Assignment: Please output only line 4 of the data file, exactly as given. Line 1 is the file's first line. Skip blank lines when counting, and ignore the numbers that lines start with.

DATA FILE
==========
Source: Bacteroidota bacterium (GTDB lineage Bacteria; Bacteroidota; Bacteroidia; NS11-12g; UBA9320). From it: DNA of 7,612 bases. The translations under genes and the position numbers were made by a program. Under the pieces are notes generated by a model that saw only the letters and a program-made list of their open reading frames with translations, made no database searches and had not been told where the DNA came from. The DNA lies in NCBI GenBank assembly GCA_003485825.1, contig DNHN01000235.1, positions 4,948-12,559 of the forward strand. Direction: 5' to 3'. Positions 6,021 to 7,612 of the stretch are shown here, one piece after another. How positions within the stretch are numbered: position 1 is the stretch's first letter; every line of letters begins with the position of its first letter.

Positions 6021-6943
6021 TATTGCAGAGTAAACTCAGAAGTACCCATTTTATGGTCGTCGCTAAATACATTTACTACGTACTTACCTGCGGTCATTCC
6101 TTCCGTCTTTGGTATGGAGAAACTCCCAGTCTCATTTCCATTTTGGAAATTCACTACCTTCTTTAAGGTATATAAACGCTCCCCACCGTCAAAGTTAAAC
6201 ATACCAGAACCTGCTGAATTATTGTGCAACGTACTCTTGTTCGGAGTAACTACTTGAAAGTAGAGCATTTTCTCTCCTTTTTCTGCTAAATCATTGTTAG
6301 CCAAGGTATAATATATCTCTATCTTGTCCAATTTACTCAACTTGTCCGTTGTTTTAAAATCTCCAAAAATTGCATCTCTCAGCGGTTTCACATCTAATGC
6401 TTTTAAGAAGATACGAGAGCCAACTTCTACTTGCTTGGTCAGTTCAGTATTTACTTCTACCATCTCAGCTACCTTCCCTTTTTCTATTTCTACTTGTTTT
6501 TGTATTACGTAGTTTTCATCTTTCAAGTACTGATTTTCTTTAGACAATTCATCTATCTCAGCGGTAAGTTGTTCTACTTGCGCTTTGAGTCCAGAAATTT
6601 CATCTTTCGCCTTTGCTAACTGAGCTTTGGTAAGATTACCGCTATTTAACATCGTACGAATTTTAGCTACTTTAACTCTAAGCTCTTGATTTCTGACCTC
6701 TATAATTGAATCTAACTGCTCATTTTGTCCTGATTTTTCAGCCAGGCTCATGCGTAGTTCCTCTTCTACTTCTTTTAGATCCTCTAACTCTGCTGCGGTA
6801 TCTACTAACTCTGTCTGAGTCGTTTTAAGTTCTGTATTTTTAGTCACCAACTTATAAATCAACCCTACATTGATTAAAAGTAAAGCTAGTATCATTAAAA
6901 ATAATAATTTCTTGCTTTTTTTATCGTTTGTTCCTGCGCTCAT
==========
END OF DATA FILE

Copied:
6101 TTCCGTCTTTGGTATGGAGAAACTCCCAGTCTCATTTCCATTTTGGAAATTCACTACCTTCTTTAAGGTATATAAACGCTCCCCACCGTCAAAGTTAAAC